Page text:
An Egregious Union Scandal
As in Enron, Corporate Officers and Directors in ULLICO Benefited While Rank-and-File Pension Funds Lost Millions
MAY 01, 2003 by CHARLES W. BAIRD
Filed Under : Labor Unions
The scandals involving serious misbehavior at Enron, WorldCom, Adelphia, Global Crossing, and Tyco have resulted in appropriate public outrage at the dishonesty and malfeasance in those corporations. At the same time they have resulted in inappropriate bashing of all corporations by labor unions and other anti-market interest groups, which have called for much greater government supervision. Yet those who rejoice over the opportunities the corporate scandals created to spread anti-market sentiments are rather blind when it comes to union scandals that are at least as egregious. A case in point is the ULLICO scandal that came to light last summer.
Union Labor Life Insurance Company was founded in 1925 to supply low-cost life insurance to union workers. It is a privately held corporation that for many years maintained a fixed administered price of $25 per share of its stock. Only unions, union officers and directors, and union members are allowed to become stockholders. In the 1990s ULLICO invested $7.6 million in Global Crossing, whose market value soared, reaching its peak in May 1999. The actual market value of ULLICO stock, as opposed to its fixed administered price, increased along with the value of Global Crossing shares. To split these gains with its stockholders, ULLICO offered to buy back shares at a new administered price of $53.94.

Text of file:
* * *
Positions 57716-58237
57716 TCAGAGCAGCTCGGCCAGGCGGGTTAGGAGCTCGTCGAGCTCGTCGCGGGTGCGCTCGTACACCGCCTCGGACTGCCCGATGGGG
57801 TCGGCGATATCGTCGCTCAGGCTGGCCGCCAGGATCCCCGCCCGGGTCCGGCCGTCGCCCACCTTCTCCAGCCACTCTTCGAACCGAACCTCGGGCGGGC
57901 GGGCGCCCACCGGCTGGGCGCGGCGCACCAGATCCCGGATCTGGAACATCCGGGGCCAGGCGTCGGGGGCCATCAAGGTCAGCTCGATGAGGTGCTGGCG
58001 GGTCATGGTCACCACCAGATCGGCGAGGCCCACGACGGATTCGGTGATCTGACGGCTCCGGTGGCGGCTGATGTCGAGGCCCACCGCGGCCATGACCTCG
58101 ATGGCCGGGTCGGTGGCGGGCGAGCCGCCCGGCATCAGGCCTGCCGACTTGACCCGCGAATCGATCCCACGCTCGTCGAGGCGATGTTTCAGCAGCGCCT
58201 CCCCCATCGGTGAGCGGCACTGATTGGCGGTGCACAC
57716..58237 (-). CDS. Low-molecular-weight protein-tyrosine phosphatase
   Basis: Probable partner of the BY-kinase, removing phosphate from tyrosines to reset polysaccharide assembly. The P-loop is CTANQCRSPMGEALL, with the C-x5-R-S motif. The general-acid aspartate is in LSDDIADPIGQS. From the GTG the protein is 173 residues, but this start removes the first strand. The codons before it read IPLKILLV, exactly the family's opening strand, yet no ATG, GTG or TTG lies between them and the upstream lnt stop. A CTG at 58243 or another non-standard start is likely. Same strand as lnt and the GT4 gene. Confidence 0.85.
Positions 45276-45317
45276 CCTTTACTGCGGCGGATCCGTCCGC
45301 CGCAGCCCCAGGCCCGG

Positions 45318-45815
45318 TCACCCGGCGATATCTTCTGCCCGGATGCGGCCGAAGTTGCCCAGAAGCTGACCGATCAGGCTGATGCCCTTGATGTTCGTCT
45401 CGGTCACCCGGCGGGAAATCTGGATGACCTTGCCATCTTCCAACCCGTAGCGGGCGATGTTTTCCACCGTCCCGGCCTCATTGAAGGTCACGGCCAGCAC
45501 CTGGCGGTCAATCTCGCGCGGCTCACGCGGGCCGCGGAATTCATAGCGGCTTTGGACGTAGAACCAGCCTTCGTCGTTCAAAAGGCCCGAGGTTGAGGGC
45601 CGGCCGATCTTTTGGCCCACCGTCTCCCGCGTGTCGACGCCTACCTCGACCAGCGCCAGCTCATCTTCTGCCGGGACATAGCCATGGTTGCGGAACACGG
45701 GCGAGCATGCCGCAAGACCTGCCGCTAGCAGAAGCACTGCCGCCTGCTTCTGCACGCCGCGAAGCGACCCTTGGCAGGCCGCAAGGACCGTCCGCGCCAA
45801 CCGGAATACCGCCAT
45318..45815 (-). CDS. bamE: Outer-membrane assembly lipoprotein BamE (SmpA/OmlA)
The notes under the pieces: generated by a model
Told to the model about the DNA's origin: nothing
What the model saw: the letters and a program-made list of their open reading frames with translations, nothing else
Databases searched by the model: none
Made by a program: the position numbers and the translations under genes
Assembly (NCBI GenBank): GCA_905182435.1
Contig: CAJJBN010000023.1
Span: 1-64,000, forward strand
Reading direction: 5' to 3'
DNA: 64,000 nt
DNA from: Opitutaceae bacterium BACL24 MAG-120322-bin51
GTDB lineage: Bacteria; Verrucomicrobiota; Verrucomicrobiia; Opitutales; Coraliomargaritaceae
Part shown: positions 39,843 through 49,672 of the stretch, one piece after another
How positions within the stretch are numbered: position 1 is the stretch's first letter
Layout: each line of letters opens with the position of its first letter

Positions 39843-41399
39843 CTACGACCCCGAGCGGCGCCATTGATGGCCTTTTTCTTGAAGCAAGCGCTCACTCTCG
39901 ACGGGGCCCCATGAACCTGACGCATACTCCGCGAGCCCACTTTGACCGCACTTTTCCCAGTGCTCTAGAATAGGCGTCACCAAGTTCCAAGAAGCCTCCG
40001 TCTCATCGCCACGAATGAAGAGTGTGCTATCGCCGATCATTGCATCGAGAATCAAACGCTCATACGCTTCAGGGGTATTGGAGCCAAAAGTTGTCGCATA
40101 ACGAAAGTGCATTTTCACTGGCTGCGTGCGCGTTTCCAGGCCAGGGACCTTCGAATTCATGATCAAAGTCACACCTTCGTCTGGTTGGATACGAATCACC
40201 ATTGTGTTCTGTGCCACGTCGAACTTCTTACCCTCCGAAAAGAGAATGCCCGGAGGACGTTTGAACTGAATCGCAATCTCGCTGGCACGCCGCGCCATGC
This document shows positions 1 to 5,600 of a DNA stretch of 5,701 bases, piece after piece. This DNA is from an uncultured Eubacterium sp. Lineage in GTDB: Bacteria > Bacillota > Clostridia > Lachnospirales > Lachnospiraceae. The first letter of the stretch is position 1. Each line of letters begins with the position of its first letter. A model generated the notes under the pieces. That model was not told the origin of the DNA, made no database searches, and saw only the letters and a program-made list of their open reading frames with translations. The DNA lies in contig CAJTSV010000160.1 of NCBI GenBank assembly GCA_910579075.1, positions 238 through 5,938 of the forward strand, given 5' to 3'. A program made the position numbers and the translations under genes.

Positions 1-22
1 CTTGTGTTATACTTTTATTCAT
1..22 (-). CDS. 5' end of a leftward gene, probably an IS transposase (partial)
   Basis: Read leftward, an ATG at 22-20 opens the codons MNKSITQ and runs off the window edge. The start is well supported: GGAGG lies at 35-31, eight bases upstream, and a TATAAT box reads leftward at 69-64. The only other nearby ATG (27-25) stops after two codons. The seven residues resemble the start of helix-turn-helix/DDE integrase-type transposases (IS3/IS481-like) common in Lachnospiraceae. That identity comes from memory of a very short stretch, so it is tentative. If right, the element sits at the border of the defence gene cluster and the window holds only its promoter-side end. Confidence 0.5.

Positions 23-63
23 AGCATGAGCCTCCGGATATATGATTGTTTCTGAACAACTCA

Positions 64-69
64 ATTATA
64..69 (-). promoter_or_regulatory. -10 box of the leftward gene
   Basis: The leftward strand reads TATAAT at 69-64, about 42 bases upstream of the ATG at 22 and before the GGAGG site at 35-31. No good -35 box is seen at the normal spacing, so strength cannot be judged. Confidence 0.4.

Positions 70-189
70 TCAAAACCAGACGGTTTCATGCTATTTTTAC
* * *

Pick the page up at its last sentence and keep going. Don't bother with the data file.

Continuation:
In December 1999 ULLICO’s chairman, Robert Georgine, sent a confidential memo to the top officers and directors of the company, who were leaders of their respective unions, offering to sell each of them 4,000 shares at the $53.94 price. Soon thereafter the ULLICO board raised the administered price to $146 per share, and permitted themselves to sell the stock they had just purchased for $53.94 back to ULLICO for $146. The officers and directors enjoyed total gains originally estimated at $6.5 million.
Technically, all holders of ULLICO stock, including unions and rank-and-file workers were permitted to sell stock back to ULLICO at the $146 price, but the rules of the buyback restricted the amount that large stockholders (mainly the various unions) could sell. Rank-and-file union members held shares mainly through their individual unions’ pension funds. Individual stockholders directly holding fewer shares than the unions–mainly the officers and directors of ULLICO–were permitted to sell all they had. They were the main beneficiaries of the $146 buyback. Unions, and therefore their rank-and-file members, were left holding shares of ULLICO whose actual value, following the collapse of Global Crossing, was rapidly falling. As in Enron, corporate officers and directors in ULLICO benefited while rank-and-file pension funds lost millions. The parallel is exact, but public outrage at the ULLICO scandal is missing. Perhaps this is because, with the exception of the Wall Street Journal, the press has almost totally ignored the ULLICO story.
However, it has attracted some law-enforcement attention. The National Right to Work Legal Defense Foundation has filed unfair labor practice charges against ULLICO with the National Labor Relations Board, and a federal grand jury has been convened to investigate the affair.